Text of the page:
Are You a Legal Professional?

Zometa

Zometa is an intravenous bisphosphonate drug used to treat hypercalcemia or excess calcium in the blood. Hypercalcemia occurs with some types of cancer. Zometa also treats multiple myeloma (bone marrow tumors) and bone metastasis (the spread of cancer in the bones). The generic name of this medication is zoledronic acid. 

Zometa and Osteonecrosis of the Jaw

Osteonecrosis of the Jaw (ONJ) or "jaw death" is a medical condition where the jawbone partially crumbles and dies. ONJ can cause severe pain, loose teeth, exposed jawbones, loss of function, and facial disfigurement. In September 2004, the FDA and Novartis notified doctors and dentists of changes to the Zometa prescribing information to describe ONJ, was observed in some cancer patients receiving intravenous bisphosphonates, such as Zometa and Aredia. The revised information recommends patients with cancer receive a dental exam before starting bisphosphonate medications and avoid invasive dental procedures while on these drugs.

Other FDA Safety Advisories and Changes for Zometa

In April 2014, the safety warnings for Zometa were changed to include hypocalcemia or low amounts of calcium in the blood, which was reported in patients treated with the drug. Severe cases of hypocalcemia may be life threatening and some patients also experienced abnormal heart rhythms and seizures or numbness.

In January 2008, the FDA informed doctors and the public of possible severe or incapacitating bone, joint, and muscle pain in patients taking bisphosphonates. The onset of pain may be within days to years from taking bisphosphonates and risk factors are unknown. Drugs included in this alert were: Actonel, Aredia, Boniva, Didronel, Fosamax, Reclast, Skelid, and Zometa.

Taking Zometa

As an intravenously administered drug, Zometa should only be taken under the supervision of your healthcare professional. Follow your doctor's orders regarding Zometa dosing. It's important that your healthcare professional check your progress during regular visits after you start taking Zometa, even if your condition improves. Tell your doctor right away if you experience any of the following symptoms while taking Zometa:

  • Agitation
  • Blood in your urine
  • Coma
  • Confusion
  • Decreased urine output
  • Depression
  • Dizziness
  • Headache
  • Irritability
  • Lethargy
  • Muscle twitching
  • Nausea
  • Rapid weight gain
  • Seizures
  • Stupor
  • Swelling of face, ankles, or hands
  • Unusual tiredness or weakness

These could be signs of serious kidney problems.

Zometa Health Risks and Side Effects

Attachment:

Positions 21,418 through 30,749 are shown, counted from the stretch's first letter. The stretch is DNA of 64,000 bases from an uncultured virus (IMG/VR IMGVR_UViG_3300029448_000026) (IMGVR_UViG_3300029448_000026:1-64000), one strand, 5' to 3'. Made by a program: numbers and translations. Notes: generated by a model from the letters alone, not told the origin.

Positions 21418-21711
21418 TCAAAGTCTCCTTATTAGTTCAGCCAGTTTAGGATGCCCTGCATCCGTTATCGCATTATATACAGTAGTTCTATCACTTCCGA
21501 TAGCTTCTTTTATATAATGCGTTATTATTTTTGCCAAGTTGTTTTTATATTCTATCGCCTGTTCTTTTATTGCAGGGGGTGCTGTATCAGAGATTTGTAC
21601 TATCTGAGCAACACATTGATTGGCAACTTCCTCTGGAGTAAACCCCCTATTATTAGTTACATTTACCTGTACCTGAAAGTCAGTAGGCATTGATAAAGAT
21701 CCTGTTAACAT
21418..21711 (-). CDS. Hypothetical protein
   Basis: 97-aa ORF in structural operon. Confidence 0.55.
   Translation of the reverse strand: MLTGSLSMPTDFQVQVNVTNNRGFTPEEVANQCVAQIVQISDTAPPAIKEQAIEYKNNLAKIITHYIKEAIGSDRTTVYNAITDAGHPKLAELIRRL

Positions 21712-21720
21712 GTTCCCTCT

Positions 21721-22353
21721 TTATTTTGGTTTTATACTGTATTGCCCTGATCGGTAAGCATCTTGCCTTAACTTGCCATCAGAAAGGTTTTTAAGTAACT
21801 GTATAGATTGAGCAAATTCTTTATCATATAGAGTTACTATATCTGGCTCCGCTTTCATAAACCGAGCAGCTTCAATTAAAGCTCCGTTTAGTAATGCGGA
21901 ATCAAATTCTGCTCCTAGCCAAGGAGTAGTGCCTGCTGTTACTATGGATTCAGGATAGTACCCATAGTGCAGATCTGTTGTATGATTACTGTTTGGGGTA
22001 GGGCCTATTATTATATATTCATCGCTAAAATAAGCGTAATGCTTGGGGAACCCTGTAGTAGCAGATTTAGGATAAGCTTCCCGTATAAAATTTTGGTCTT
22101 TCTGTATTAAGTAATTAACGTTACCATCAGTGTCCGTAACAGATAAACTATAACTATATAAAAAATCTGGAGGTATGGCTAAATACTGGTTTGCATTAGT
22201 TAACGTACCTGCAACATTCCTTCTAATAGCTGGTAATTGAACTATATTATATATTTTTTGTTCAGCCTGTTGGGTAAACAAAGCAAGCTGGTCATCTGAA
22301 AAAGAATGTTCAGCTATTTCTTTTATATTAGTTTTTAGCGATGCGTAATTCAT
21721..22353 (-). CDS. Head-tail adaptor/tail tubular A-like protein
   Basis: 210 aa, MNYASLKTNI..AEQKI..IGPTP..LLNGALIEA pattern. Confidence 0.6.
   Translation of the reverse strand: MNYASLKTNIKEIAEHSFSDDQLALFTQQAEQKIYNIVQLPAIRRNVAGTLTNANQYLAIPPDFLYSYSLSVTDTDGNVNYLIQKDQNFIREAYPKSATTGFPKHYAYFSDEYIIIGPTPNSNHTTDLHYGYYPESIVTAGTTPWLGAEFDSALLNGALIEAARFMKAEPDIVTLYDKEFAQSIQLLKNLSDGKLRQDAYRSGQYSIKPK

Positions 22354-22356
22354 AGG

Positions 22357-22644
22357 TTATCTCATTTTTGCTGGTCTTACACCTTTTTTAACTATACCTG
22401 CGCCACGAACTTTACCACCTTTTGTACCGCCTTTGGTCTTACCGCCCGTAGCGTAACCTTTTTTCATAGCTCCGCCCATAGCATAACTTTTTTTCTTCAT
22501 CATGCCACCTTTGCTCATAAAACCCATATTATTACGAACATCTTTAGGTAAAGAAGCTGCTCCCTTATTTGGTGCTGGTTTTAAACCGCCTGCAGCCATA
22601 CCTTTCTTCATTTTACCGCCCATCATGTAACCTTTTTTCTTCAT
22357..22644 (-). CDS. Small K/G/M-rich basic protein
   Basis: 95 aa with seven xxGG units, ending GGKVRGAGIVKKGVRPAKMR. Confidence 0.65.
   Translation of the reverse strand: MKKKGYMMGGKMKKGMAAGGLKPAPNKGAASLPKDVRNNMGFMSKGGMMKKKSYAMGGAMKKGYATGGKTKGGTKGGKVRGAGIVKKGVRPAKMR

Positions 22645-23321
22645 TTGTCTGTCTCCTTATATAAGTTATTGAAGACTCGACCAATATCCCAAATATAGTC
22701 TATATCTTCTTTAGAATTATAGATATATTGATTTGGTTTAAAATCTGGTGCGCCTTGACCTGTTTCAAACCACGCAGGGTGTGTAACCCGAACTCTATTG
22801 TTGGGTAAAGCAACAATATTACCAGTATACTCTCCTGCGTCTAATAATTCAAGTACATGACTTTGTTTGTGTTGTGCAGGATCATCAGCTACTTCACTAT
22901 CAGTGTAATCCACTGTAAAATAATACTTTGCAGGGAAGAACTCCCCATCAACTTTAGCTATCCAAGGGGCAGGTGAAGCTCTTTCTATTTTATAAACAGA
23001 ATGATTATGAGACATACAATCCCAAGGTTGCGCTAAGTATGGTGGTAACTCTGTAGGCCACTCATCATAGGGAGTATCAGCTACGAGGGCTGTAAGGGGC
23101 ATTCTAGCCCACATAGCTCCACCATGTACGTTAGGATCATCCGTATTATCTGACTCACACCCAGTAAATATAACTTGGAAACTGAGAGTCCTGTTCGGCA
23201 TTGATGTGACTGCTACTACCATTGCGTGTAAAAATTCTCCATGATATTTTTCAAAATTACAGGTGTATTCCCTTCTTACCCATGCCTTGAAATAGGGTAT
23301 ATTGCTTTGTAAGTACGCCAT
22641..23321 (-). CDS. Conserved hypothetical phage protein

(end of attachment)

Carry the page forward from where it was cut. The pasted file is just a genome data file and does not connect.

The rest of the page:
Zometa may cause side effects, both common and less serious conditions and severe side effects that you should immediately tell your doctor about. If you experience any of these symptoms severely or persistently, tell your doctor:

  • Redness or swelling in the place where you received your injection
  • Red, swollen, or teary eyes
  • Constipation or diarrhea
  • Upset stomach or stomach pain
  • Loss of appetite or weight loss
  • Vomiting
  • Heartburn
  • Difficulty swallowing
  • Mouth sores
  • Pain anywhere in the body
  • Excessive worry
  • Agitation
  • Difficulty falling asleep or staying asleep
  • White patches in the mouth
  • Swelling, redness, irritation, burning, or itching of the vagina
  • White vaginal discharge
  • Hair loss

The following Zometa side effects are uncommon, but serious, be sure to call your doctor immediately if you experience any of them:

  • Fever, chills, and other signs of infection
  • Bone, joint, or muscle pain, and other flu-like symptoms
  • Rash
  • Itching
  • Chest pain
  • Coughing
  • Sudden tightening of muscles
  • Muscle cramps or weakness
  • Leg swelling
  • Difficulty walking
  • Fast, pounding, or irregular heartbeat
  • Depression
  • Shortness of breath
  • Numbness, burning, or tingling in fingers or toes
  • Dry mouth
  • Frequent urination, especially at night, or increased urination
  • Sunken eyes
  • Sluggishness
  • Pale skin
  • Unusual bruising or bleeding
  • Excessive thirst
  • Seeing things or hearing voices that don't exist
  • Double vision
  • Difficulty speaking
  • Jaw or mouth pain

Getting Legal Help

While all medications have certain, anticipated side effects, a prescription drug manufacturer has a duty to make its products as reasonably safe as possible, and to inform healthcare professionals and the public of known risks associated with its medications. If a manufacturer fails to do so, it can be held legally responsible for any injuries caused by inadequate warnings or the unreasonably dangerous nature of the drug, under a legal theory called "product liability."

If you or a loved one has experienced any dangerous symptoms or unusual medical conditions while taking Zometa, you should contact your doctor. You may then want to meet with an experienced attorney to discuss your legal options and to protect your right to a legal remedy for any injuries caused by Zometa.

To learn more about an attorney's role in a pharmaceutical liability case, see the Get Legal Help with a Defective Product Injury article.

Next Steps
Contact a qualified product liability attorney to make sure
your rights are protected.
(e.g., Chicago, IL or 60611)

Help Me Find a Do-It-Yourself Solution